Robot senses 🤖 Airbourne DNA 🧬 Job growth 📈!

Technology News


A robot that senses hidden objects

Researchers have developed a robot that uses radio waves, which can pass through walls, to sense occluded objects. The robot, called RF-Grasp, combines this powerful sensing with more traditional computer vision to locate and grasp items that might otherwise be blocked from view. RF Grasp uses both a camera and an RF reader to find and grab tagged objects, even when they’re fully blocked from the camera’s view. “The robot has to decide, at each point in time, which of these streams is more important to think about.” As it gets closer and even starts manipulating the item, vision, which provides much finer detail than RF, dominates the robot’s decision making.

Scientists create online games to show risks of AI emotion recognition

A team of researchers have created a website – emojify.info – where the public can try out emotion recognition systems through their own computer cameras. One game focuses on pulling faces to trick the technology, while another explores how such systems can struggle to read facial expressions in context. While emotion recognition technology might have some potential benefits these must be weighed against concerns around accuracy, racial bias, as well as whether the technology was even the right tool for a particular job. “We need to be having a much wider public conversation and deliberation about these technologies.”

Science News


DNA can be collected from air, scientists show for first time

Scientists have shown for the first time that DNA can be collected from the air. They first took air samples from a room which had housed naked mole-rats, and then used existing techniques to check for DNA sequences within the sampled air. Using this approach, the research team showed that airDNA sampling could successfully detect mole rat DNA within the animals’ housing and from the room itself. They also found human DNA in the air samples. “What started off as an attempt to see if this approach could be used for ecological assessments has now become much more, with potential applications in forensics, anthropology and even medicine.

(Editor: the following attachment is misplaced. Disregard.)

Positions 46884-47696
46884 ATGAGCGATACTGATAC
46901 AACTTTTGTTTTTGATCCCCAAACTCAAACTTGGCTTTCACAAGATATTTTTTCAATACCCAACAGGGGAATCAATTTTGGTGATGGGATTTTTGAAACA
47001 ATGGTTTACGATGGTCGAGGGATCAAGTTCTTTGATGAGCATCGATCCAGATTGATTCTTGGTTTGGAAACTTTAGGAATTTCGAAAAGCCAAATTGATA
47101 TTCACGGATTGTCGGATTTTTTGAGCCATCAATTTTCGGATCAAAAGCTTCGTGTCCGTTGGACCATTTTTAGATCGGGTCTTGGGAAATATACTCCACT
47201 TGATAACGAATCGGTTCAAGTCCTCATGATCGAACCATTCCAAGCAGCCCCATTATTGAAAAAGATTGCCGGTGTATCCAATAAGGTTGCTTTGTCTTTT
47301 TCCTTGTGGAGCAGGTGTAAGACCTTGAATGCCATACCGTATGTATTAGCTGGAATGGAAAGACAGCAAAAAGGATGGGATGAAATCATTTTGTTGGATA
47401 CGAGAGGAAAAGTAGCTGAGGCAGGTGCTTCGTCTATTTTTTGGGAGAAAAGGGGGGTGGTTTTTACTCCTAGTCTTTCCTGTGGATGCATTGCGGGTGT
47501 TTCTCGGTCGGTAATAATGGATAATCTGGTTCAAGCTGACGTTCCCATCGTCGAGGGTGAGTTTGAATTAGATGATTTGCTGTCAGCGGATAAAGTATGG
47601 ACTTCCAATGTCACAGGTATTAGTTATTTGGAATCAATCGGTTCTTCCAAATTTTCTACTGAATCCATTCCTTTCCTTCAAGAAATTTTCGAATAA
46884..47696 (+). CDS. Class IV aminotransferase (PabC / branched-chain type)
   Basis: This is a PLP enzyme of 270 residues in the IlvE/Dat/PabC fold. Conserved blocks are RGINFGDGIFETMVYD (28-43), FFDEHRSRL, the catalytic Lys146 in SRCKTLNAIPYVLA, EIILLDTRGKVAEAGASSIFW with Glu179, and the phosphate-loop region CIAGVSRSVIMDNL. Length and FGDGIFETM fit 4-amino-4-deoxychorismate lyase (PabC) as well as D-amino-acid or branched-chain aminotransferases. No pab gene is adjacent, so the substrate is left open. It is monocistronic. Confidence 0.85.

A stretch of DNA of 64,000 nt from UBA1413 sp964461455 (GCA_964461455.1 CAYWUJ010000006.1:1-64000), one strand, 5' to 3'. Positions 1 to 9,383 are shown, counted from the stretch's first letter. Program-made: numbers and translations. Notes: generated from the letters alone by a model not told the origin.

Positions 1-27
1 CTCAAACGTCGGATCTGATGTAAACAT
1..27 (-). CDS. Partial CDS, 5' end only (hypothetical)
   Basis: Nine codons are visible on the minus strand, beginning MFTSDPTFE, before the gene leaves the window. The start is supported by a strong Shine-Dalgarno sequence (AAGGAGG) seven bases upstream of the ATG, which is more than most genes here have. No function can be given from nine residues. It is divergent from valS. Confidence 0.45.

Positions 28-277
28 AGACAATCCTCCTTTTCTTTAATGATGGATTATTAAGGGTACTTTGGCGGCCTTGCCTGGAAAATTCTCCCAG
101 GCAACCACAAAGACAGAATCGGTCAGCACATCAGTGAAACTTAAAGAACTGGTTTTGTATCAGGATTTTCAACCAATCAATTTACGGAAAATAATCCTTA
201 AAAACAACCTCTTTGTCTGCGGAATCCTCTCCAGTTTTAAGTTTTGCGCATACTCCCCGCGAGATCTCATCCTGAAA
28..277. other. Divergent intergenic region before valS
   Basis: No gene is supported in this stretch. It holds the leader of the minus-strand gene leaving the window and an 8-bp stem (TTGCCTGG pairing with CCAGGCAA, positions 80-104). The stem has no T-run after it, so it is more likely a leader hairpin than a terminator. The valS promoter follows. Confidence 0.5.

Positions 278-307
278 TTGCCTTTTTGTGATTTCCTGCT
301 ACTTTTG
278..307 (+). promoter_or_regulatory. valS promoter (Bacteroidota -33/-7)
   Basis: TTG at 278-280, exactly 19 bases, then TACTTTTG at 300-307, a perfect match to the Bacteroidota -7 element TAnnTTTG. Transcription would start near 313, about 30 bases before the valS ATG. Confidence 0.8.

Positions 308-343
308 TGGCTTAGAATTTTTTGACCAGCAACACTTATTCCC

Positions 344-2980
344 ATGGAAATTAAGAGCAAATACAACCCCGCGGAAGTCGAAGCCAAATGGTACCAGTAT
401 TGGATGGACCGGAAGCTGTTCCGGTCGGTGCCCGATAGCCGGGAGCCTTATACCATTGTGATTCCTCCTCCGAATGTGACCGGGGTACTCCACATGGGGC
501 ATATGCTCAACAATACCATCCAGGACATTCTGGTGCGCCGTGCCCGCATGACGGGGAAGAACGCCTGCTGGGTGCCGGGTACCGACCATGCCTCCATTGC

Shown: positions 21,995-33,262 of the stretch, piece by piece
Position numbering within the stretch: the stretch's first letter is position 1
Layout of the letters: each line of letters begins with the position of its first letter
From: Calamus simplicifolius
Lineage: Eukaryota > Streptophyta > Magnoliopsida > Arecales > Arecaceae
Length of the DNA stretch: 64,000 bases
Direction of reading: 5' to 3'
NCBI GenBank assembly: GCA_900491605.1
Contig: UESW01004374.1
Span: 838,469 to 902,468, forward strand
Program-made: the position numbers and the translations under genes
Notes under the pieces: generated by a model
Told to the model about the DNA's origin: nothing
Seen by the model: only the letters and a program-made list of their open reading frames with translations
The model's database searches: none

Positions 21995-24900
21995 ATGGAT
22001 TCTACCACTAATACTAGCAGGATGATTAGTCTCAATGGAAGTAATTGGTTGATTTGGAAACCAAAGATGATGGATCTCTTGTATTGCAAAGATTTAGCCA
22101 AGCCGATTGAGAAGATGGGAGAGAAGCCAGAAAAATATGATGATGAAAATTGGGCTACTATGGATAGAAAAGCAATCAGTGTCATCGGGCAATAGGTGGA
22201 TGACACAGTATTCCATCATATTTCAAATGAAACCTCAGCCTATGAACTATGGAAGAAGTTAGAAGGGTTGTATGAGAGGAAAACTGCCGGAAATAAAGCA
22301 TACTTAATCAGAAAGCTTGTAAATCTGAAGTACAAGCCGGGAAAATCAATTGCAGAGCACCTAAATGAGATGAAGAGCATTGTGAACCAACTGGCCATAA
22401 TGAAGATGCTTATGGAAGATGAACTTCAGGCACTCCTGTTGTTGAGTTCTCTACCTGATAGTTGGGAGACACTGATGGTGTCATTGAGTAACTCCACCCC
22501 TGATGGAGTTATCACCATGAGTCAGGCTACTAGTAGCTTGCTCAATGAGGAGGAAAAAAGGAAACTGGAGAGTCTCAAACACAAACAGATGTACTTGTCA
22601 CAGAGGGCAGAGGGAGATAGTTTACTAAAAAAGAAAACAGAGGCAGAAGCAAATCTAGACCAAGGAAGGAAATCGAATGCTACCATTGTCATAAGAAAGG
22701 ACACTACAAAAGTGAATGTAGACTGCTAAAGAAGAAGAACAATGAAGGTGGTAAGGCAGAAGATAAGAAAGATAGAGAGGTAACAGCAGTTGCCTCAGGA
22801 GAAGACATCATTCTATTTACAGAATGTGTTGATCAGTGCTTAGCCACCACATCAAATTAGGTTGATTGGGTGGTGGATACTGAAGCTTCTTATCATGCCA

NUS researchers harness AI to identify cancer cells by their acidity

A research team has used AI to determine whether a single cell is healthy or cancerous by analysing its pH. The method relies on applying bromothymol blue – a pH-sensitive dye that changes colour according to the level of acidity of a solution – onto living cells. Each type of cell displays its own ‘fingerprint’ which consists of its own unique combination of red, green, and blue (RGB) components when illuminated. Cancer cells have an altered pH compared to healthy cells and this changes their RGB fingerprint. Each cancer test can be completed in under 35 minutes, and single cells can be classified with an accuracy rate of more than 95 per cent.

Business News


Dow climbs 350 points to a record high, S&P 500 jumps more than 1%

U.S. stocks climbed to record highs as a strong bounce in U.S. job growth last month raised expectations for a swift economic recovery from the pandemic. The Labor Department reported Friday that nonfarm payrolls increased by 916,000 in March, the highest since August 2020, while the unemployment rate fell to 6%. “The only thing that could stand in the way would be another shutdown of the economy to contain new Covid-19 strains or a policy mistake by the Fed. Neither appear imminent.” The stock market is building on its recent strength after President Joe Biden introduced his multitrillion-dollar infrastructure proposal.

Supreme Court hands Google a victory in a multibillion-dollar case against Oracle

The Supreme Court has handed Google a win in a decade-old case in software development, holding that the technology giant did not commit copyright infringement against Oracle when it copied snippets of programming language to build its Android operating system. A world where Oracle was allowed to enforce a copyright claim “would risk harm to the public” because it would establish Oracle as a new gatekeeper for software code others wanted to use. “The result could well prove highly profitable to Oracle (or other firms holding a copyright in computer interfaces) … [but] the lock would interfere with, not further, copyright’s basic creativity objectives.”

Miscellaneous News


Satellite images show huge Russian military buildup in the Arctic

Russia is amassing unprecedented military might in the Arctic and testing its newest weapons in a region freshly ice-free due to the climate emergency, in a bid to secure its northern coast and open up a key shipping route from Asia to Europe. The Russian hardware in the High North area includes bombers and MiG31BM jets, and new radar systems close to the coast of Alaska. Weapons experts and Western officials have expressed particular concern about one Russian ‘super-weapon,’ the Poseidon 2M39 torpedo. This unmanned stealth torpedo is powered by a nuclear reactor and intended by Russian designers to sneak past coastal defenses on the sea floor.

Ancient mummies are paraded through the streets of Cairo

Ancient mummies of Egypt’s royal pharaohs emerged from their resting places and were paraded through the streets of Cairoto a new home. The mummies of Ramses the Great and 21 others were part of “The Pharaoh’s Golden Parade,” a highly anticipated event organized by the Egyptian Ministry of Tourism and Antiquities. The parade route took place between the Egyptian Museum to their new home, the National Museum of Egyptian Civilization. The parade was saluted by 21-gun salutes and joined by a military band. The mummies were transported on special decorated vehicles with their names inscribed in ancient Egyptian hieroglyphs as well as in Arabic.

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